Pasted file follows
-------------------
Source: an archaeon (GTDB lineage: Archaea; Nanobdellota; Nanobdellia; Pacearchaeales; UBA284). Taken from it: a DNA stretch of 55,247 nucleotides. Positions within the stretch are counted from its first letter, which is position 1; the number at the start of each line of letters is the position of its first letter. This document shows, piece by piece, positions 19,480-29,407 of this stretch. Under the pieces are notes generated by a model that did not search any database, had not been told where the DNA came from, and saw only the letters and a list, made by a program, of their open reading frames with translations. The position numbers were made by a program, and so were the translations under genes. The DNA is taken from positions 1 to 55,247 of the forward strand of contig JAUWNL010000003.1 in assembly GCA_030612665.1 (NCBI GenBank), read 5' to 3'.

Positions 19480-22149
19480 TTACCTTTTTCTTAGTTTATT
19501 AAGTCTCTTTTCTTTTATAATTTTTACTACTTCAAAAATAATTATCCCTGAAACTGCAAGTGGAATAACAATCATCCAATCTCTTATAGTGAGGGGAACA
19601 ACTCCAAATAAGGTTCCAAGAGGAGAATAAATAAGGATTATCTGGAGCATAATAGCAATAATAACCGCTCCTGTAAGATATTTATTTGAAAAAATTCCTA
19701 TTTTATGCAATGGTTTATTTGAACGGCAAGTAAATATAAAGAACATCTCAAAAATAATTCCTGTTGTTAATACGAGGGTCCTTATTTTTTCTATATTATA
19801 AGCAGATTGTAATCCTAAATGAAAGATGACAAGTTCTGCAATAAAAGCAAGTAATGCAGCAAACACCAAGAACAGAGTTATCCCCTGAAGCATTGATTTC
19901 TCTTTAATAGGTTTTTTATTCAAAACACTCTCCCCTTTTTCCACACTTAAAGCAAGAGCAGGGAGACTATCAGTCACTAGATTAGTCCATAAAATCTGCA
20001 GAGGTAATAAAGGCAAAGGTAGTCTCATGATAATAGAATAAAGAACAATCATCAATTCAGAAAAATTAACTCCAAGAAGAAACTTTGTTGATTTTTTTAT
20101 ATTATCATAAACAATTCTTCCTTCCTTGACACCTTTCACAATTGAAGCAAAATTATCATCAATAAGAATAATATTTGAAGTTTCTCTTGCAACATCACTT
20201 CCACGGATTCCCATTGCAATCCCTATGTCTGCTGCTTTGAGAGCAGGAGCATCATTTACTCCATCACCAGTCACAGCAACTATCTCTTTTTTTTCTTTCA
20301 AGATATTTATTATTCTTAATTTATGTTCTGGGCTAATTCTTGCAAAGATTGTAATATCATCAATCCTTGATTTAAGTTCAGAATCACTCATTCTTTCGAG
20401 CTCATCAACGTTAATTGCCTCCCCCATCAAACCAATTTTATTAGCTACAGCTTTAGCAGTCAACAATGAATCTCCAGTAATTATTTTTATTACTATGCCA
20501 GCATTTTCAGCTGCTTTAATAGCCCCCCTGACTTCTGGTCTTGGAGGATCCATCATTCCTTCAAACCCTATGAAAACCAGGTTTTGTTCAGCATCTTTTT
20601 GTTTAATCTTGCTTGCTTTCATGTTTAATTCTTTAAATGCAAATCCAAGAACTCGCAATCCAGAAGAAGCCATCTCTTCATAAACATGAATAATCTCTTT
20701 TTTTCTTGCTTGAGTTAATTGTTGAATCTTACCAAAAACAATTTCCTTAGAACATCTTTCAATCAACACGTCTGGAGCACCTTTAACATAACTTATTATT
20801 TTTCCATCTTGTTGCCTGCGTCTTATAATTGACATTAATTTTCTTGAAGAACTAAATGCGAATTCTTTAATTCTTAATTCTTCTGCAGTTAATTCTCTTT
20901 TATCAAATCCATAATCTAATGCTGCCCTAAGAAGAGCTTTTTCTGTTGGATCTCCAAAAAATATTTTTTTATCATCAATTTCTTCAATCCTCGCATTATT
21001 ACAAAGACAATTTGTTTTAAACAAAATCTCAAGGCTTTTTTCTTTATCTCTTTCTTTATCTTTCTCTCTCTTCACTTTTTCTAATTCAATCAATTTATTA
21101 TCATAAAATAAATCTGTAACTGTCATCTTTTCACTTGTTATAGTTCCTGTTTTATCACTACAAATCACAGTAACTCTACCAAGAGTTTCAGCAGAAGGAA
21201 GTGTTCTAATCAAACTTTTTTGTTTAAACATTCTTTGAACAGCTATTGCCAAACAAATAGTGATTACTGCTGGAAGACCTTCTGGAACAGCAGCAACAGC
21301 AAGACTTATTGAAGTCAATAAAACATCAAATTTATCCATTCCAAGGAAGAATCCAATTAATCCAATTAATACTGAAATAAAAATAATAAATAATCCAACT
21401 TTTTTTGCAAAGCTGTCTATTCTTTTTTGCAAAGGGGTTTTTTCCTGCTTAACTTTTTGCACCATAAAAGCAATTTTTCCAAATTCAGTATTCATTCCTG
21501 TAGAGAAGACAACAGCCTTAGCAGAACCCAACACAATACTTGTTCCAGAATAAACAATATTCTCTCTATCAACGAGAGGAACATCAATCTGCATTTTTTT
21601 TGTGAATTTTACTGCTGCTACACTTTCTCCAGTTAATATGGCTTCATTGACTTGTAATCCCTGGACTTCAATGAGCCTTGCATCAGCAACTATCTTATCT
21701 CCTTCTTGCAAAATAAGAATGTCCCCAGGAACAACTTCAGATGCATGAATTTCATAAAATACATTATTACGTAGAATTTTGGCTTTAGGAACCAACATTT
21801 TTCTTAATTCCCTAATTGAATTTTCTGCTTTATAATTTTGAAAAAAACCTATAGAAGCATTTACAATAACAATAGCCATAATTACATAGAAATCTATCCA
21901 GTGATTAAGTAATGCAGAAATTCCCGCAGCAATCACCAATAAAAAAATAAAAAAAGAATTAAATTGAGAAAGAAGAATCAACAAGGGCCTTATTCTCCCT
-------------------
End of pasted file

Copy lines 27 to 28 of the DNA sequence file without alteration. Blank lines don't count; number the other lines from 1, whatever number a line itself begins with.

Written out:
21801 TTCTTAATTCCCTAATTGAATTTTCTGCTTTATAATTTTGAAAAAAACCTATAGAAGCATTTACAATAACAATAGCCATAATTACATAGAAATCTATCCA
21901 GTGATTAAGTAATGCAGAAATTCCCGCAGCAATCACCAATAAAAAAATAAAAAAAGAATTAAATTGAGAAAGAAGAATCAACAAGGGCCTTATTCTCCCT